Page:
When they write the story of how this city finally won its war against drugs, don't expect it to be told in tons of drugs interdicted or of major distribution centers smashed or of drug kingpins hauled off to prison.
It's far more likely that the story will record the success of a grass-roots effort, beginning in earnest in the early months of 1988, when hundreds of ordinary people decided that they were mad as hell and weren't going to take it any more.
This isn't what President Reagan had in mind when he said the other day that the "tide has turned" in the drug war.
It may be that war is a misleading analogy to begin with. Surely the scourge of drugs has some of the attributes of international war. But it also has some of the qualities of a deadly epidemic, some of the qualities of a crime wave and some of the qualities of -- well, sin.
Despite the president's optimism, the fight isn't going well at the level of international war. We may know the countries from which the invading armies come, and even the names of some of the most dangerous generals: Panama's Manuel Noriega, for instance, whose indictment for drug trafficking has done more to destabilize Panama than to staunch the flow of killer drugs to America.
That is true, in part, because drug trafficking is a peculiar form of war; its assaults are effective only through the cooperation of the intended victims. As long as that cooperation exists -- as long as there is a demand for drugs and huge sums of money to be made from supplying that demand -- there will be suppliers and ways for them to penetrate our defenses.
We also need to act on the health problem that drug abuse represents. Indeed, building new drug treatment facilities may prove more effective, against ordinary street crime as well as against drug trafficking specifically, than putting the same money into new prison cells.
But for me, the most encouraging news is what is happening in some of this city's most drug-ridden neighborhoods. Worried parents and preachers, vulnerable teen-agers and concerned community leaders have declared their own war on drugs. They have served notice that they will no longer tolerate the infiltration of pushers into their communities. They have pledged to help police close down "crack houses" and other places known to be dealing drugs.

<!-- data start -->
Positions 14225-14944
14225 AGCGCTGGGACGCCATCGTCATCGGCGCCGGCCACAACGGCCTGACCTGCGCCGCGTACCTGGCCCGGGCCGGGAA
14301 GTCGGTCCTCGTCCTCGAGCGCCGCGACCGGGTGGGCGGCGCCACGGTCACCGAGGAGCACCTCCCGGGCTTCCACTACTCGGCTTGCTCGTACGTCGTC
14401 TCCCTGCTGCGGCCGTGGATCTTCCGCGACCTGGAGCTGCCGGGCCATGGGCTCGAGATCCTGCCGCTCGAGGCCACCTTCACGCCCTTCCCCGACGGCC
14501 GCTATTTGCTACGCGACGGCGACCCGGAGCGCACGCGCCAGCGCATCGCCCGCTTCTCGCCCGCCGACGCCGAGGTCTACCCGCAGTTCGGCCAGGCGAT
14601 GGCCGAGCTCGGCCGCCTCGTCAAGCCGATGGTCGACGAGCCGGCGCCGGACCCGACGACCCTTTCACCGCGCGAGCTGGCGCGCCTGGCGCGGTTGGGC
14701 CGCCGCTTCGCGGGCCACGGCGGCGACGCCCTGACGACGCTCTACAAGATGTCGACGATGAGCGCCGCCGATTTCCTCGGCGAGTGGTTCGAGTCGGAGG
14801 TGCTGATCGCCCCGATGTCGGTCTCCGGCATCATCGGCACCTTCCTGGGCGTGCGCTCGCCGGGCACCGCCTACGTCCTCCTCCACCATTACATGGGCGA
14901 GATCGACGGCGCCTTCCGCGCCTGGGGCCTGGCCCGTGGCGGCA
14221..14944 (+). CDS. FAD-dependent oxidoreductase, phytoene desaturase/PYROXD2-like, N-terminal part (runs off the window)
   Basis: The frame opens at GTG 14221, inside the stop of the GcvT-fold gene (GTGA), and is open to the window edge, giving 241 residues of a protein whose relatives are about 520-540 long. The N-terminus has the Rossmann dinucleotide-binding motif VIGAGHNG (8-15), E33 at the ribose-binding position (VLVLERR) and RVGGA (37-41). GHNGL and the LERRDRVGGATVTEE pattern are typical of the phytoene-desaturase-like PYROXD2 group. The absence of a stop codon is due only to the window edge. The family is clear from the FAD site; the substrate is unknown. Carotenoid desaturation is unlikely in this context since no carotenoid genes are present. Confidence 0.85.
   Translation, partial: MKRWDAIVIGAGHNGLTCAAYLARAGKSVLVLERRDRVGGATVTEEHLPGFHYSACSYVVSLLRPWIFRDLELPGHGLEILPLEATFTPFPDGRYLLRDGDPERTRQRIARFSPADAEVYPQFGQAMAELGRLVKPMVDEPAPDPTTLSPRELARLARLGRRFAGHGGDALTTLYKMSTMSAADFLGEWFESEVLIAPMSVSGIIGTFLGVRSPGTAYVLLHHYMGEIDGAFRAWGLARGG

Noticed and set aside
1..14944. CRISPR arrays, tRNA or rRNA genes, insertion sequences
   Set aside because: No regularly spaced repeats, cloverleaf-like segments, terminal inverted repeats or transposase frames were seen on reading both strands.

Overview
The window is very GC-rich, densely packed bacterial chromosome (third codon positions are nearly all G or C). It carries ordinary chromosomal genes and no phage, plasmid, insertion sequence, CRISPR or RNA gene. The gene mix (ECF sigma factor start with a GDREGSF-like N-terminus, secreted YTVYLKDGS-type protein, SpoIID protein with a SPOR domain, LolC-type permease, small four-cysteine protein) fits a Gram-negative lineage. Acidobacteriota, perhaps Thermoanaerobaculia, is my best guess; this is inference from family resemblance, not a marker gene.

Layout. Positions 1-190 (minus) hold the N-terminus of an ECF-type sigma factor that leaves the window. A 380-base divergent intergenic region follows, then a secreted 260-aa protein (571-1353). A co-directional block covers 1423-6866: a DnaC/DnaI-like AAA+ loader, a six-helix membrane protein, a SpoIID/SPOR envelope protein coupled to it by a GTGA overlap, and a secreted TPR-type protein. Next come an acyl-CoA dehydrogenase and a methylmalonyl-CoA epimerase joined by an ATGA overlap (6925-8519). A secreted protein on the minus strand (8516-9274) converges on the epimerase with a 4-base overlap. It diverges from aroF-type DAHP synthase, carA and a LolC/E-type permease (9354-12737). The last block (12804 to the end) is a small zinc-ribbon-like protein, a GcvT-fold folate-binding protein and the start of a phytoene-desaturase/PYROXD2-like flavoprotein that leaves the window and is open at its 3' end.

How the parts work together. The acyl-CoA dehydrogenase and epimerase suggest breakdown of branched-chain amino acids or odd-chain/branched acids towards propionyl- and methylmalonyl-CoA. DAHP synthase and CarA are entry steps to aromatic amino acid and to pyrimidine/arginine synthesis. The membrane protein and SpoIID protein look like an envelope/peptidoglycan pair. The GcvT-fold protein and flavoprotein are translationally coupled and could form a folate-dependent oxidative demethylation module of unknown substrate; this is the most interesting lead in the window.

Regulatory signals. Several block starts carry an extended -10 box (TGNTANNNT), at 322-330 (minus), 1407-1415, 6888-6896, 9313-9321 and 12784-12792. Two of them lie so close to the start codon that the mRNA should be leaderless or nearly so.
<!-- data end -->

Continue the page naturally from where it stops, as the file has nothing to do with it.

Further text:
They won't argue with the president's pledge to do something about the international menace of drug dealing, but they recognize their own need to do something about the enemy agent nearer at hand: the big-spending dealer bent on recruiting or poisoning their children.
And also to do something about their children. Intellectuals may ascribe all manner of psychological motives to Lonise Bias' national crusade to educate young people on the evil of the drugs that claimed the life of her superstar son Len. Sophisticates may titter at Nancy Reagan's exhortation to "Just say no."
But some Washington parents are coming to realize that no amount of law-enforcement vigilance can protect their children from drugs unless the children themselves have been taught the necessity of resistance.
It goes even beyond that. As Eric Knight, the suspended football coach at Forestville High School, told a gathering of the school's seniors (after the drug-induced death of a star athlete), girls who accept expensive gifts from boys only encourage them to hustle drugs. Catholics used to call it the "near occasion of sin" -- the person or agent who tempts someone into sin.
That quaint category must surely include the mothers who accept cash and clothing from their teen-age sons, taking care not to ask where the money comes from. But even without asking, they know; it comes from the same evil source that already has cost the lives of some three dozen D.C. residents so far this year.
Certainly the war on drugs must be fought by federal, state and local agencies. But it must be fought on the neighborhood and personal levels as well.
That is what a small army of local Washingtonians has started to do. Can they win? I don't know. They are fighting a powerful, and powerfully financed, enemy. But if the rest of us will join their home-front effort, I think we've got a chance.
Indeed, it may be the only chance we have. BY ELEANOR MILL 27 LINES BELOW INDENT